About fresh truffles...Fresh truffles are Fungi, from the Tuberaceae family (and they are heavenly!!!), Genus - Tuber.
Fresh Truffles are so unique and special that they have their own separate branch of Botany, called Hydnology.
Fresh Truffles grow underground, by tree-roots in symbiosis with certain tree species (Oak, Elm, Beech, Hazel and some others). This is called Mycorrhiza.
Through this rare and special union; the Sporocarp (AKA Truffle) is formed.
The external wall of a fresh truffle is called the Peridium, which can be smooth or textured, with a colour that varies from light to dark, although is typically dark brown to black.
The inner part of a fresh truffle is called the Gleba and it can appear black, white, to reddish brown.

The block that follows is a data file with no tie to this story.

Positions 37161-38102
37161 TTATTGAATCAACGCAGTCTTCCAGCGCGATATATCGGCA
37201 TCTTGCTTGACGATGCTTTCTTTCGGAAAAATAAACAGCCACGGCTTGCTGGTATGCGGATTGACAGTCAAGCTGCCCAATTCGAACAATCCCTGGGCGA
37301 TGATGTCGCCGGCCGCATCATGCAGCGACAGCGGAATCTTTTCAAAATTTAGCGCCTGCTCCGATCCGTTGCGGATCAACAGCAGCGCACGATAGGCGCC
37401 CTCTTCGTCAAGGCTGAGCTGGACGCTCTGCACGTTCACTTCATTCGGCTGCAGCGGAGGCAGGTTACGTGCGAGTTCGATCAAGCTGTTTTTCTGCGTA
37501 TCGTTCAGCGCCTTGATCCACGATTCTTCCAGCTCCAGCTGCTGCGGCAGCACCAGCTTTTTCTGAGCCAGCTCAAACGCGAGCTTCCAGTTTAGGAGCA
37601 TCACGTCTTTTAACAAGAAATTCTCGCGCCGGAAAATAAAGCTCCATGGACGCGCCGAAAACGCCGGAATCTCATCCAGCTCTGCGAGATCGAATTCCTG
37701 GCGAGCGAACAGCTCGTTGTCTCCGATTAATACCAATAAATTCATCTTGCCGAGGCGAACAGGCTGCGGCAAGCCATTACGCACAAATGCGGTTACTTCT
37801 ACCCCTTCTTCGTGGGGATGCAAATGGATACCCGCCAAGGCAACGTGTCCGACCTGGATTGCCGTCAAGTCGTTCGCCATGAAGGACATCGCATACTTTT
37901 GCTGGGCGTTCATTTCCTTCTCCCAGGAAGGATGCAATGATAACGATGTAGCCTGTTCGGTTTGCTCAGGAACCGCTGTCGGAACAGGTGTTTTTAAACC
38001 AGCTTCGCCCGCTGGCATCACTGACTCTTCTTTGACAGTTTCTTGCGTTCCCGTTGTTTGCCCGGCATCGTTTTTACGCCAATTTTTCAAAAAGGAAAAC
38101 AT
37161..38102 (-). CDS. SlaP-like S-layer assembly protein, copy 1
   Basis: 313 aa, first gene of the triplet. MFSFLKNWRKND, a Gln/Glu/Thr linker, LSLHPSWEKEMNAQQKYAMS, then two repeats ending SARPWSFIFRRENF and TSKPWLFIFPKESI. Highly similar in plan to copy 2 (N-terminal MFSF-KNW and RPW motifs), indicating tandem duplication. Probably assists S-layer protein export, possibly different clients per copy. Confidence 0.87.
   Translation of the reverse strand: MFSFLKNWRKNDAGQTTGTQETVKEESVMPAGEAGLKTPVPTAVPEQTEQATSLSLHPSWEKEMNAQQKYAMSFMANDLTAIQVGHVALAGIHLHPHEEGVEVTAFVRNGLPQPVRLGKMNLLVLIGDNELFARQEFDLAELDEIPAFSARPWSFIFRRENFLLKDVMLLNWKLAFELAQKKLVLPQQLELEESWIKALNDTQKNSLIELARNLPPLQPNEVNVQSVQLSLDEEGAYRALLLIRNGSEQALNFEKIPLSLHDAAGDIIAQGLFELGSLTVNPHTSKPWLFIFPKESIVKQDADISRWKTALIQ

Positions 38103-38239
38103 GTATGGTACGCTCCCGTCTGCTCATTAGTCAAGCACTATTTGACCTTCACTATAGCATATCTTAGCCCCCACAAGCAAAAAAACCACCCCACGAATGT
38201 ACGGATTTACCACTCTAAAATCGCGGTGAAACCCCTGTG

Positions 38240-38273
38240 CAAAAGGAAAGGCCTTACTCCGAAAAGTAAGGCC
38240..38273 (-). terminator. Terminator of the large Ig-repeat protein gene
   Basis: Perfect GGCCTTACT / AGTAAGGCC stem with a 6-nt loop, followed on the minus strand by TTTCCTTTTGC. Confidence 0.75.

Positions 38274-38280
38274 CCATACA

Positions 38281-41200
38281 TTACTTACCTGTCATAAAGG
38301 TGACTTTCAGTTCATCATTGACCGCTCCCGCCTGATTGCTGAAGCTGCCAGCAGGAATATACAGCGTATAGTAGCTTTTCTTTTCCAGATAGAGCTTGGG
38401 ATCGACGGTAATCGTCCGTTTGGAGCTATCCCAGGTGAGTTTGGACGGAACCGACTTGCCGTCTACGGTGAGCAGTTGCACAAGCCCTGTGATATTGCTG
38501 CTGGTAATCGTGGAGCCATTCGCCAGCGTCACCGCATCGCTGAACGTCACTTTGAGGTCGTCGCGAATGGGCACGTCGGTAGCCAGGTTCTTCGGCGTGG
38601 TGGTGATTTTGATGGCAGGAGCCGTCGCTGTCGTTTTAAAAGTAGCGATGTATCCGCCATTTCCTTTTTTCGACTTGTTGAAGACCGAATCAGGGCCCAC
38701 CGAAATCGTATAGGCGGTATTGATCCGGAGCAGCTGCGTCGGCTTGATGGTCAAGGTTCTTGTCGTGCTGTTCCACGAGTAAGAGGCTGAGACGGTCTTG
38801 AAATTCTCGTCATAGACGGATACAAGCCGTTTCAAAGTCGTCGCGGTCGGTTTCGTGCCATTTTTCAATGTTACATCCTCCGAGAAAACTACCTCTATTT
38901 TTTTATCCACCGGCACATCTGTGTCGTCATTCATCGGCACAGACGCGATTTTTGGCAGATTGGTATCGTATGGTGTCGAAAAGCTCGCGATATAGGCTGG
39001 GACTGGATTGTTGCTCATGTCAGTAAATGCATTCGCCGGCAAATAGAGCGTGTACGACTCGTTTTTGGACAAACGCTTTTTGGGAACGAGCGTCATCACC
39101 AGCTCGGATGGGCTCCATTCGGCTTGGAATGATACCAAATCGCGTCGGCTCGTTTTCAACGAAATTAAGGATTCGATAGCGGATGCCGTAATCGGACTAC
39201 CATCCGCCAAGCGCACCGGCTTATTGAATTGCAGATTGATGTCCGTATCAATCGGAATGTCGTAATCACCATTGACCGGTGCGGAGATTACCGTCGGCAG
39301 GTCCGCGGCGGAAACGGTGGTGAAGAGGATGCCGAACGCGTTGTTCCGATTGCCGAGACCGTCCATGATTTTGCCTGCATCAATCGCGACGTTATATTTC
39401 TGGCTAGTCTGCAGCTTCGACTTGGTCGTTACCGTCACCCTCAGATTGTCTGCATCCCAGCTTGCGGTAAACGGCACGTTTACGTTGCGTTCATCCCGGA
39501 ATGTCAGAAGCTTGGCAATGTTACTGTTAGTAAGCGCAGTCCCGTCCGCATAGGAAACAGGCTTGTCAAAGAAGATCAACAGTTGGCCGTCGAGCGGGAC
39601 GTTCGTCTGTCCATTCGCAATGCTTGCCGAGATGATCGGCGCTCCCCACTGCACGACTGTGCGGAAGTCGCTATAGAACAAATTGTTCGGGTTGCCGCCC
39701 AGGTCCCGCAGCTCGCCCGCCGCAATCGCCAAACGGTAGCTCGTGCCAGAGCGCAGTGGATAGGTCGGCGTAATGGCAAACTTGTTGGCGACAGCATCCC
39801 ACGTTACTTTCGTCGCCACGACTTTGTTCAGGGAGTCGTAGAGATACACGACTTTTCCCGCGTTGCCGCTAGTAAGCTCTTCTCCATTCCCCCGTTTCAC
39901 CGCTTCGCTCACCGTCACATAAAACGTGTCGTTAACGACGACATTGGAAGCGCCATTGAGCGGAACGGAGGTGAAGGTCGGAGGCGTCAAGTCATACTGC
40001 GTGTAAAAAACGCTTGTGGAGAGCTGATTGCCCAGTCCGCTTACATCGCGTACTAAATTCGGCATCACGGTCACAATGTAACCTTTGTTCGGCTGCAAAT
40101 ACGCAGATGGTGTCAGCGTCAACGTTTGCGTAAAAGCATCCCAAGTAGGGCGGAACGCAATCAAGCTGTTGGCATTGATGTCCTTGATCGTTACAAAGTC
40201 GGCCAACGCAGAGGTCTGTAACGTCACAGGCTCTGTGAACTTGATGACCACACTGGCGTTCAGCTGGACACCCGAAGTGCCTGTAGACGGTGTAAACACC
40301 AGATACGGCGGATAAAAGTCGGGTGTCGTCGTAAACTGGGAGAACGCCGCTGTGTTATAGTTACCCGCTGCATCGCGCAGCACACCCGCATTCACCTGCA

Marbling throughout the Gleba of the fresh truffle, there is a veining separating the cavities, in which are cells, called Aschii, which contain the treasured truffle spores, that ensure future generations will also be enjoying fresh truffles.
The origin of the word truffle appears to be the Latin term tūber, meaning "swelling" or "lump", which became tufer- and gave rise to the various European terms: Danish trøffel, Dutch truffel, English truffle, French truffe, German Trüffel, Greek τρούφα trúfa, Italian tartufo, Polish trufla, Romanian trufă, Spanish trufa, and Swedish tryffel.
In exchange for carbohydrates, fresh truffle fungi provide their host plants with valuable micro and macronutrients, via the roots. Plant macronutrients include potassium, phosphorus, nitrogen, and sulfur whereas micronutrients include iron, copper, zinc, and chloride.
Fresh truffle Hunters prefer the use of Dogs to identify truffles under the soil. Historically, Pigs were used. However, they had a tendency to eat the fresh truffles once found!!!